The future belongs to the optimists. We have just passed the two-month marker on the Trump administration. We are witnessing significant rollbacks on hard-won progress made under several Republican and Democrat leaders. While the challenges may seem unsurmountable, we at Ocean Conservancy are optimistic and hopeful. We are part of a wide and deep movement that shares our values of fairness, community and environmental stewardship. Our work remains grounded in the belief that the ocean and the people that rely on it transcend political parties and partisanship. Our new leadership structure is going to enable us to meet the challenges ahead in the US political landscape and take advantage of the opportunities internationally to expand our work.

Together, we will face the challenges in our path with grit, integrity and optimism. We continue to be smart and strategic about the big picture and little details. And no matter who holds sway in Washington, D.C. at any moment in time, we know the real power lies with the people.

You—our ocean champion—are our greatest strength. As Ocean Conservancy starts this new chapter, we are going to need you more than ever. We will continue to rely on your passion and commitment to weather the storms. We are going to win some, and we are going to lose some. But we stand strong. We will adapt. We will invest in the future in every action we take.

I could not be prouder of the work that we’ve accomplished together over the past four years. I could not be more excited to work with Janis as CEO in my new role as president. I invite you to celebrate this new path with us, and join us as we advance our common mission of protecting our ocean.   

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Trump Proposed Slashing NOAA’s Budget—Something Amazing is Happening in Response http://blog.oceanconservancy.org/2017/03/20/trump-proposed-slashing-noaas-budget-something-amazing-is-happening-in-response/ http://blog.oceanconservancy.org/2017/03/20/trump-proposed-slashing-noaas-budget-something-amazing-is-happening-in-response/#comments Mon, 20 Mar 2017 20:02:19 +0000 Jeff Watters http://blog.oceanconservancy.org/?p=13954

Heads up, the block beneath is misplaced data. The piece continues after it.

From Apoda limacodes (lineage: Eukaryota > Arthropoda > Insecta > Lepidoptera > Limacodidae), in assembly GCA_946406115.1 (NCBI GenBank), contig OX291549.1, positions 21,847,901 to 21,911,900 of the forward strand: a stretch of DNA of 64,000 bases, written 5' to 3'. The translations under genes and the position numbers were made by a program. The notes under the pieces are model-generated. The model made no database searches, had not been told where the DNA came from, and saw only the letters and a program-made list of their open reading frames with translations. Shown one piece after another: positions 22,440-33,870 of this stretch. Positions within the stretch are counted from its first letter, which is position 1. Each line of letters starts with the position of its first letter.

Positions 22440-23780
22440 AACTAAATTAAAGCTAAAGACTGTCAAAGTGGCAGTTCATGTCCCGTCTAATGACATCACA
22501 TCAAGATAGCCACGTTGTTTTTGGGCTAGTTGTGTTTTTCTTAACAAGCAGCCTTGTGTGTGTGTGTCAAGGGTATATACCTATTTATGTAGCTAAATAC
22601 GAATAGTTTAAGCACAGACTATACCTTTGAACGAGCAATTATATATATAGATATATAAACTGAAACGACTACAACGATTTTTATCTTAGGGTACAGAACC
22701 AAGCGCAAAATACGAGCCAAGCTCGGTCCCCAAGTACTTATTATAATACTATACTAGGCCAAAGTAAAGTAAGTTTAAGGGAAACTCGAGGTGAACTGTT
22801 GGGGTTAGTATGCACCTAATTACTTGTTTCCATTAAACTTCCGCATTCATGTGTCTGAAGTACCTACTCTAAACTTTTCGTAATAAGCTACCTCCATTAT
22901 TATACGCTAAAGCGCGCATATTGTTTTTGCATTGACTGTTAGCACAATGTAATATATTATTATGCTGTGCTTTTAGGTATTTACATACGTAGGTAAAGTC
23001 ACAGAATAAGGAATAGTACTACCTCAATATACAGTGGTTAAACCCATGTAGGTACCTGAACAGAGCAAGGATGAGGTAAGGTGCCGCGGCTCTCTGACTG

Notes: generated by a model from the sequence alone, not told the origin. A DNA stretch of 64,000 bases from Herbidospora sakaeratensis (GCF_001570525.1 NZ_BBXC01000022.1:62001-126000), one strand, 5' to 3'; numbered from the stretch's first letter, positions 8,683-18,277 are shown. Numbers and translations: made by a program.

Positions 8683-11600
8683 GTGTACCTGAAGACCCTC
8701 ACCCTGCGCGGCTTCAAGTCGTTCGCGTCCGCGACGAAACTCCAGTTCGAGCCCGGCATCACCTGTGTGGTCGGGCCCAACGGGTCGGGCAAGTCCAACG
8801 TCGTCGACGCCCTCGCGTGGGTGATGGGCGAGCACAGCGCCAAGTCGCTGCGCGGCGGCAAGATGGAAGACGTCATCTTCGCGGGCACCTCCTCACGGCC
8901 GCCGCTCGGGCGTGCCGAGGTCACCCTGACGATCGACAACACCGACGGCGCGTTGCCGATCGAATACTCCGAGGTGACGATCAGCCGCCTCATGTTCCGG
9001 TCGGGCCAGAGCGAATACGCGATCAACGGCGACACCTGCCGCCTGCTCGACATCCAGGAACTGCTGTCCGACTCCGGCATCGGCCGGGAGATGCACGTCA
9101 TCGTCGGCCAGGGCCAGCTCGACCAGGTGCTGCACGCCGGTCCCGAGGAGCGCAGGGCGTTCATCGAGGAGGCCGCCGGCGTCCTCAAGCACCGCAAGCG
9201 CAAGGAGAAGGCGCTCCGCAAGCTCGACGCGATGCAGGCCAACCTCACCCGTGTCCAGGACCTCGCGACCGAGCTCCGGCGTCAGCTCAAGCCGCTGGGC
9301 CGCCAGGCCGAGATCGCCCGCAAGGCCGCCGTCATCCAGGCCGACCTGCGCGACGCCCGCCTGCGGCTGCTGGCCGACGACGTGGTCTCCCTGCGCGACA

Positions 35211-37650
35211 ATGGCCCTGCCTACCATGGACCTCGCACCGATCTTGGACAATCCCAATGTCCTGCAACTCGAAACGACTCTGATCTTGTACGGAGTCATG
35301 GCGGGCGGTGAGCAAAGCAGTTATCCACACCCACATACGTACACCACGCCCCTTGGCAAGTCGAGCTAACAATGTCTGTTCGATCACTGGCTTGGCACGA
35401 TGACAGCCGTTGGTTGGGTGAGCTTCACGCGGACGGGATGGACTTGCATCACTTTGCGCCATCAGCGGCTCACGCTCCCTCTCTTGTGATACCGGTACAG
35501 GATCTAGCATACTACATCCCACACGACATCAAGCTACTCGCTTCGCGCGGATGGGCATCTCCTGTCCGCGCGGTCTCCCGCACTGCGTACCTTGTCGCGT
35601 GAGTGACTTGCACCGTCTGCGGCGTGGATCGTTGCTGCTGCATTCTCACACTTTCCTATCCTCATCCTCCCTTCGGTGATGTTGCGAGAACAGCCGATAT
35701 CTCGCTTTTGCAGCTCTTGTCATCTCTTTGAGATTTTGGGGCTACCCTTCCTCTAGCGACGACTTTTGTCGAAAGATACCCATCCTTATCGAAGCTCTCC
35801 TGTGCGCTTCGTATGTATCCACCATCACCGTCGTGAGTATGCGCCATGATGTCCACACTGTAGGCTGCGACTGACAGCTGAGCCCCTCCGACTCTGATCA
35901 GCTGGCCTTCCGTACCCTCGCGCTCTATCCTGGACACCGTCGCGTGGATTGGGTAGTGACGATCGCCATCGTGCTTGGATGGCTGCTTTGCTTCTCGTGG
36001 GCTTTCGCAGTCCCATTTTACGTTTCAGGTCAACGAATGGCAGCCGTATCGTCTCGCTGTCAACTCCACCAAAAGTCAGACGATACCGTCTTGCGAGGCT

We know that the Trump administration wants to cut NOAA’s budget bone-deep, proposing a nearly one-billion-dollar budget cut for America’s world-class ocean agency. But something amazing has been happening in the days since those devastating cuts were leaked to the Washington Post: People are saying “No!”

Americans are making clear that they’re not willing to stand by and let NOAA get gutted. The agency’s work is just too important. And our friends and neighbors are starting to fight back.

Today, in a massive show of support for NOAA and the world-class scientists that predict our weather, explore our oceans, and protect our marine fish and wildlife, 371 organizations and community leaders from across America sent a letter asking Congress to just say no. The letter expresses “extreme dismay” at the proposed cuts, and asks Congress to block the Trump administration’s NOAA cuts from becoming a reality.

The organizations and community leaders who signed this letter come from every corner of America and every walk of life, from oyster farmers and state legislators to bird watchers:

  • Organizations and individuals from 29 states, the District of Columbia and the U.S. Virgin Islands have added their voices to this letter. It got signatures from Montana and South Dakota to California and Florida.
  • It includes signatures from than 100 prominent researchers and scientists.
  • More than 50 national and regional organizations joined the letter, ranging from environmental groups to business and industry interests.
  • 22 members of the Maine’s State Legislature signed on, ensuring an especially strong shout-out of support for the importance of NOAA for the state of Maine and its coastal economy.

When the Washington Post reported on the devastating cuts that might befall NOAA, it was a major wake-up call. But the good news is, people are showing up and speaking out against it.

We asked you to send a letter to your Senator asking Congress to block these budget cuts and we are blown away by the response. Tens of thousands of people across America have sent letters to their Senators so far. And we’ve had hundreds more calling their members of Congress, too!